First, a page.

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John Schnackenberg: Making the Cut with Your Fruit Trees

The shear joy of pruning will make a lasting difference in your orchard

It’s time to help your friend who has been sleeping naked and cold in your yard all winter. This isn’t about your old college roommate who never let go of his college partying ways or an unfortunate homeless person. I’m talking about your real friends, the ones that bring you apples, plums, pears, apricots and peaches every year. They don’t raid the refrigerator or scare your kids, but they help create beauty and shade for you on those hot summer days. Of course, I’m talking about your bare, leafless deciduous fruit trees.

I love fruit trees and what they produce, and I love the ritual of getting them ready for spring called pruning. Pruning is an art and a science, because while trees react in fairly predictable ways when pruned, the reasons for doing so are often determined by an individual’s preferences and sensibilities. It’s about finding the right balance of light, air and space within a tree and bringing that out, much like a sculptor sees a form in a block of granite and reveals it with his chisel. Any two people pruning similar trees are going to create different forms, and they may both look very different and yet still be “correctly” pruned to a pomologist (fruit scientist).

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I encourage those of you who haven’t yet pruned your deciduous trees to go out and do it before it starts opening up its flower and leaf buds. I’ll offer a couple of suggestions to make this as painless as possible. First, we should have a reason for pruning and keep this in mind when deciding which branches to prune out. Here are some of the reasons to prune: to increase light penetration into the tree; to remove poorly situated and unproductive branches; to maintain a training system or tree structure; to keep the tree a manageable size; to increase air circulation within the tree; to remove broken, weak and diseased branches; to facilitate getting around one’s yard or orchard; to help manage crop and fruit size; to remove disease organisms; and to renew productive fruit wood.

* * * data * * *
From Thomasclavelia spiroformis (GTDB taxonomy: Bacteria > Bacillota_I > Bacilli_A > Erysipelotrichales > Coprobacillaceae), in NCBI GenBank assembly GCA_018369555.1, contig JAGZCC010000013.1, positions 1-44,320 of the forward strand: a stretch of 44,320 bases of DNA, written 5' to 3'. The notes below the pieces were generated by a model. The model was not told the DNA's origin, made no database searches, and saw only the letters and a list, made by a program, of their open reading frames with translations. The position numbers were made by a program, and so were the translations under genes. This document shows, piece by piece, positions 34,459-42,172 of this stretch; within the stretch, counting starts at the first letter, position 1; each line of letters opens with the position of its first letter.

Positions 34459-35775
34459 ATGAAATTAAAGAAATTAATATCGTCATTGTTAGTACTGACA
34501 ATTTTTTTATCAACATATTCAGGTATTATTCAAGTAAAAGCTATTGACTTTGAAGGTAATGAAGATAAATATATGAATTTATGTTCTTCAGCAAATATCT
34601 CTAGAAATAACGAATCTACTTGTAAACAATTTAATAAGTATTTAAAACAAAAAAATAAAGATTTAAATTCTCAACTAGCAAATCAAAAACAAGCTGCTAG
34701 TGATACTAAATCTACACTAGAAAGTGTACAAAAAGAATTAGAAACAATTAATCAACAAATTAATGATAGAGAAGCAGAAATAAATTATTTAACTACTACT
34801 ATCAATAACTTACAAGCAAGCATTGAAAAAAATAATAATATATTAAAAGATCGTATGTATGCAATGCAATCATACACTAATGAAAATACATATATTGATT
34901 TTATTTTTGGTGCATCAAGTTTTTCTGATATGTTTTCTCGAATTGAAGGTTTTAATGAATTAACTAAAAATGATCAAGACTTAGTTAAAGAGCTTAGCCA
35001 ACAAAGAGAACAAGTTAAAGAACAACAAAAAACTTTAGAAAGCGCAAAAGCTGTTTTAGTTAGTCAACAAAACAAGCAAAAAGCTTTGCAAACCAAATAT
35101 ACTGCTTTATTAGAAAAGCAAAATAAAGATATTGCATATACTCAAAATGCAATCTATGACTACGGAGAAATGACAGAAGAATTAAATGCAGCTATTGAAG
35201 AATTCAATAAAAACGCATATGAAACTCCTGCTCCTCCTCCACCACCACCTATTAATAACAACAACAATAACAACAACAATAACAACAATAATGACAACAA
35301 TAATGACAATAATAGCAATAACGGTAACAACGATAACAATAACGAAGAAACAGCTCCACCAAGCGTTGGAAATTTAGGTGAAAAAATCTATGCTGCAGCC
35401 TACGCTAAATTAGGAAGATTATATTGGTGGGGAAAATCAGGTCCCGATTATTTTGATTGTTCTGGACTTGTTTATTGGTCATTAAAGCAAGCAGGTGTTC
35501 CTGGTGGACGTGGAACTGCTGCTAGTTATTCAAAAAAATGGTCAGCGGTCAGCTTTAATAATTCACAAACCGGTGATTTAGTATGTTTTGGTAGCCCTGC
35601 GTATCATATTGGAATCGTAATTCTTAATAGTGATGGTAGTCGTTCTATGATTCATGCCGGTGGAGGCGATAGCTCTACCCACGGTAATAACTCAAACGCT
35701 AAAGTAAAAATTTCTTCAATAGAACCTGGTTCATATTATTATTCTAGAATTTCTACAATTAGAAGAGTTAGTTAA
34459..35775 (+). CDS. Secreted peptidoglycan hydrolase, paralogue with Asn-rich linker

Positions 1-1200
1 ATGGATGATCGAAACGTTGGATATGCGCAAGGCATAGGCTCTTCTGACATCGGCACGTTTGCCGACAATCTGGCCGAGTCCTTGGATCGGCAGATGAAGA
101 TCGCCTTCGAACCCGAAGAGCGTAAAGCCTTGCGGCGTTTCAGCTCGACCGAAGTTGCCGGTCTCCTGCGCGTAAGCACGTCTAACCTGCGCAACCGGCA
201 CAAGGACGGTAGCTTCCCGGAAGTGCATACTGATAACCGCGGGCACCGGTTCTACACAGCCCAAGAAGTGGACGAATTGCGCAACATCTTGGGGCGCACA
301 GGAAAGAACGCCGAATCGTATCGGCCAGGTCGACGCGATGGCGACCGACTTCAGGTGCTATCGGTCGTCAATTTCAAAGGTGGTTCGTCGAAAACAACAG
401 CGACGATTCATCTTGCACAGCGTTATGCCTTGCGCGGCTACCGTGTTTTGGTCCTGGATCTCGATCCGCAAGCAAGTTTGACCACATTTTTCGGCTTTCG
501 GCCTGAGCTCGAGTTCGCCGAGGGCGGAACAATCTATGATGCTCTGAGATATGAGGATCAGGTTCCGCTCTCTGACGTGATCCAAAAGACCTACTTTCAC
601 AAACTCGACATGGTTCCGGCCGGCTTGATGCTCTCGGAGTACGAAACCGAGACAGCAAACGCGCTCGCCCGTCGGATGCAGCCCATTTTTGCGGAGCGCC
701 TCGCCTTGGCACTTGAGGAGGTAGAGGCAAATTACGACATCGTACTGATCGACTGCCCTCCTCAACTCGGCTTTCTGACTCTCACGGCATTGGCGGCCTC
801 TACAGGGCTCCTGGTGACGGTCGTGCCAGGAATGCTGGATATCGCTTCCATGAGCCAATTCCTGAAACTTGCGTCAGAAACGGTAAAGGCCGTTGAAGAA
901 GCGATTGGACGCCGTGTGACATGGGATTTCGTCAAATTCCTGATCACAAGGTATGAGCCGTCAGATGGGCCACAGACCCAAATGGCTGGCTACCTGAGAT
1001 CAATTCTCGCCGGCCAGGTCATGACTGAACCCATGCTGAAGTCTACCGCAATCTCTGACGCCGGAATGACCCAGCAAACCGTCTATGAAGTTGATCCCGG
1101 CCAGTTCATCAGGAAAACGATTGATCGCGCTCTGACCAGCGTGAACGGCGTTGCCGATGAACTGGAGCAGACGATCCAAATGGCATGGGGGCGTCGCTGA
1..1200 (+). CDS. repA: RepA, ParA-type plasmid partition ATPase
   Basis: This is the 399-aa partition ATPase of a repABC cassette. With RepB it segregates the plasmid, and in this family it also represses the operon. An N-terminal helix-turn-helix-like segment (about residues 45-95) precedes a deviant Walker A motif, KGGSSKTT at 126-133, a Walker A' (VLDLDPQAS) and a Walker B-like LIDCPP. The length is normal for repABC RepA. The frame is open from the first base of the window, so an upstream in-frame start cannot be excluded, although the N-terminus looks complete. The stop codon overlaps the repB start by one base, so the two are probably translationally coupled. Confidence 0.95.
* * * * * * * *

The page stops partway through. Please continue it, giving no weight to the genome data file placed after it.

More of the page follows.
If you have a clear reason for pruning in mind it will help a lot when you’re making your cuts. While there are whole books dedicated to pruning, and there’s more to it than I have room to write about here, I will offer a couple of pruning basics in descending order of importance.

» Cut out dead, diseased and downward growing branches. These are the most obvious branches to take out and, if you don’t make any other cuts, these are the most important to make. Cut out limbs growing downward from or originating from the bottom of a branch. Disinfect your shears or cutting tools between cuts when removing diseased wood.

» Cut out crossing and inward growing branches. This is a little trickier since, when you look at a tree, especially one that hasn’t been pruned for a several years, it may appear to be just a tangle of branches and twigs. Take heart because most trees are forgiving, even if you make a few “bad cuts” and will quickly outgrow your mistakes. While selecting from the outside of the tree canopy inward, remove the smaller, less vigorous branch of two branches occupying the same space. If you can, cut it back to a twig, bud or branch growing toward a more open space. Remove branches growing toward the center of the tree. As a novice, if you limit yourself to taking out just 10 percent to 20 percent of your trees’ wood in any given year, your trees should recover with no ill effects.

» Use sharp bypass type pruners, loppers or saws. Using sharp tools will help make a good clean cut and make the job easier by not having to exert a lot of pressure on your cutting tool. I never use anything but bypass-type pruners (scissor-like cutting action) since anvil-type cutters tend to damage or crush part of the limb being pruned during the cut.

» Don’t leave stubs when pruning. Make sure that you prune to something like a bud, twig or branch, preferably one growing upward and outward toward an open space. Don’t leave a stub as it will die back to the next growing point, leaving an area for disease to enter the tree, in addition to being unsightly.

There are many great books and online sources for detailed information on pruning that I don’t have the space to provide right now. I encourage you to check them out if you want more information on this subject. There are also many trained professionals here in Santa Barbara who can properly and artfully prune your trees, and most are more than happy to share their knowledge and offer tutorials as they’re pruning your trees.

Click here for more information from UC Davis.

— John Schnackenberg is owner of La Palta Orchard Care. Click here for more information, e-mail .(JavaScript must be enabled to view this email address) or call 805.729.6873.

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